photo credit: Bliss Braoudakis
“A hazy, startlingly clear outpouring of beautiful and stunning sound, Photo Ops’ album Pure At Heart evokes picturesque scenes as its author spills himself out through an adventure of the body and soul alike.” – Atwood Magazine
“A simple and beautiful ode to healing, foregoing metaphors for straight-forward confessions.” – Consequence Of Sound
“Pure At Heart asserts his [Terry Price’s] prowess for perfecting a very distinctive blend of 4AD dreampop and folky wisdom” – American Songwriter
This Friday Photo Ops,
the project of Los Angeles-based singer/songwriter Terry Price, will release his new album Pure at Heart
via Western Vinyl (pre-order
). In anticipation of Friday’s release, Pure At Heart
is streaming in full along with a track by track breakdown of the album at Atwood Magazine
. About the album Price tells Atwood Magazine, “Pure At Heart
has me lyrically with one foot in the confessional and one foot in the impressionistic. Listening to a lot of old folk, gospel, country, combined with the great melodians of Los Angeles (Brian Wilson, Lindsay Buckingham, Rivers Cuomo, Tom Petty, Jason Martin
) I tried to synthesize proof of the natural beauty I saw upon my arrival here, while expressing the loneliness one can feel when you move somewhere new.”
Photo Ops has a livestream performance coming up on Wednesday, September 23 at 8pm EST.
The Nine Mile Touring Showcase
is hosted by Baby’s All Right / Baby TV
and will also feature a set from Rachel Browne of Field Mouse
. Tickets start at $5 and can be purchased HERE
. Proceeds from this livestream will be split between the artists playing, the staff at Baby’s All Right
, the community organization Make The Road NY
and The Audre Lorde Project.
As Photo Ops, Price creates dream pop with a tinge of folk. Pure at Heart was inspired in part by Price’s time listening to and studying Bob Dylan‘s Sirius XM show, “Theme Time Radio Hour” while driving through the Southwest. He explains “I was learning that what made a lot of older music magical, was the performers having to work with limitations. So you had to rely on human performance and the energy you could conjure in real time, in the moment, to communicate your idea.”
Since his 2013 debut, How to Say Goodbye, his compact, richly textured songs have garnered over a million plays on Spotify with their eminently hummable melodies, deeply personal lyrics, and earnest, resonant vocals. His sophomore effort, Vacation, came in 2016 and solidified Photo Ops’ reputation forcombining beautifully melodic production with raw emotionality. In that same year, he signed a publishing deal with Secretly Canadian and saw several of his songs licensedfor film and TV.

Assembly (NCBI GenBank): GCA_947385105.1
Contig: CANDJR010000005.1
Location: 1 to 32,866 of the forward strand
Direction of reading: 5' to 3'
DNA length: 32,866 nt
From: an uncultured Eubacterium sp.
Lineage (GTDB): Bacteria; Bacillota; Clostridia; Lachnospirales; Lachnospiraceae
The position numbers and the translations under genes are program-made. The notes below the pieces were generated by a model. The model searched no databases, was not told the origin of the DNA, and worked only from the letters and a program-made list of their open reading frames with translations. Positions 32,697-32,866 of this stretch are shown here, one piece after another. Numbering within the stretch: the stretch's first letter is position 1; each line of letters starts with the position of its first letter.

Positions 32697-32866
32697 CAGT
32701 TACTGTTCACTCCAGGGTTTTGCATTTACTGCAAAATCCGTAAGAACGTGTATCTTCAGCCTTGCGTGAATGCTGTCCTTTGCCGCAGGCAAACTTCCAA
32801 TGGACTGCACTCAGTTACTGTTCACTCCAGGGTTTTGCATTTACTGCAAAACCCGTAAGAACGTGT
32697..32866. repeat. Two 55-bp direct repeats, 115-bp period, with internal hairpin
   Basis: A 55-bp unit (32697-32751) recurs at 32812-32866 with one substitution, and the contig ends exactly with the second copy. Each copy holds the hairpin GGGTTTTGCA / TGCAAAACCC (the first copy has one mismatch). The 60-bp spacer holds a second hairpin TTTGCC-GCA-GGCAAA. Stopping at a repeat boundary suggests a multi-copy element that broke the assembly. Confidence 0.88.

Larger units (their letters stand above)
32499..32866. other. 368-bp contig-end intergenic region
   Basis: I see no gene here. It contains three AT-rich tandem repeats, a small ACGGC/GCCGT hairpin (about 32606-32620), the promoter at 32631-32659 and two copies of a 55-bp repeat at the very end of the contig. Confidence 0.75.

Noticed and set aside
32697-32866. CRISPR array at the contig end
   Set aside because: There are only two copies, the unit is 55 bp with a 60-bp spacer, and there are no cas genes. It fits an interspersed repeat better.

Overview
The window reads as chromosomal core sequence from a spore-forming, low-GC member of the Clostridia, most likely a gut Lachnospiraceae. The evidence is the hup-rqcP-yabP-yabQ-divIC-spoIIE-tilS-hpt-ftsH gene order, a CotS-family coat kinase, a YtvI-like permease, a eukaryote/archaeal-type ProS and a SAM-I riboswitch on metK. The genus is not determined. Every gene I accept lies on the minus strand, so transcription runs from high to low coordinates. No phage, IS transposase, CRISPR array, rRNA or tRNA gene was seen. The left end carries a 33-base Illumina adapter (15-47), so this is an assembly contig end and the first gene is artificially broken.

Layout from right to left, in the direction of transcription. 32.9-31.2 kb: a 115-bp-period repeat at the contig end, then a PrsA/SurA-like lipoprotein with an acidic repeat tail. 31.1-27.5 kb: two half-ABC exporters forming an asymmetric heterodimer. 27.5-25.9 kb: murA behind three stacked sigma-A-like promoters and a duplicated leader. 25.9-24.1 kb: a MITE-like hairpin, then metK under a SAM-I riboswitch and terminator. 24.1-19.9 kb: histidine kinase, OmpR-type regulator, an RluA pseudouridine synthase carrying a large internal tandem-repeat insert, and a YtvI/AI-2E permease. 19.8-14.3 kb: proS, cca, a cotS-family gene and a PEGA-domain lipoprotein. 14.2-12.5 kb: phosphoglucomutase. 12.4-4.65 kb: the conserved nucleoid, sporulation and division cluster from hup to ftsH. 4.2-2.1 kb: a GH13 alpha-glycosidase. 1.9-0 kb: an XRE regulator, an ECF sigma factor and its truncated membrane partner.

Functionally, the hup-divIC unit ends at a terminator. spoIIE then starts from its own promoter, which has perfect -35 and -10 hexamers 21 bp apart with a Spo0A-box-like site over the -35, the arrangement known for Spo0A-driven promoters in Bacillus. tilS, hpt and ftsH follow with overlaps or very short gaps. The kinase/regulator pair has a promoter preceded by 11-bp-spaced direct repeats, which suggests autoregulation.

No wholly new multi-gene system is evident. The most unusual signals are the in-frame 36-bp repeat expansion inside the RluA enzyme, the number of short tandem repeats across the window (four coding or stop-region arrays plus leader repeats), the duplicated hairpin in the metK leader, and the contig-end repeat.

After relocating from Nashville (where some referenced him as one of the best pop songwriters in town) to Los Angeles, new songs began to emerge that are among the best of his career. In these new tracks, Price captures the feeling of leaving the old behind and embracing the unknown that’s ahead, and he reflects back an impressionistic take on the space and mystery of traveling through the American West. While he continues to evolve and synthesize his own brand of pop sensibility and hymn-like lullaby, here he introduces a stripped-down, natural aesthetic that relishes limited instrumentation.
Another big change in these songs lies in Price’s voice. There is a clarity to the upper register, as he relaxes into high notes in a way that calls to mind the Beach Boys’ Carl Wilson. It’s partly an accident of location, Price says. “In Nashville, I had a garage. Icould go out and make as much noise as I wanted. In LA, you have to be thoughtful about your neighbors.” The need to sing quietly has opened up a whole new vocal palette for Price, allowing him to experiment with space and restraint.
For the recording of Pure at Heart, Price and a friend turned the living room of his 575 square foot apartment into a studio. “We mostly stuck with the instruments and gear I had on hand and tried to make it sound just as inspired as when we had more of a traditional studio at our disposal.We nailed packing blankets to the walls and ceilings of my living room and created a studio in my apartment. This forced us to rely less on bells and whistles, more on the strength of the musical ideas and performance.”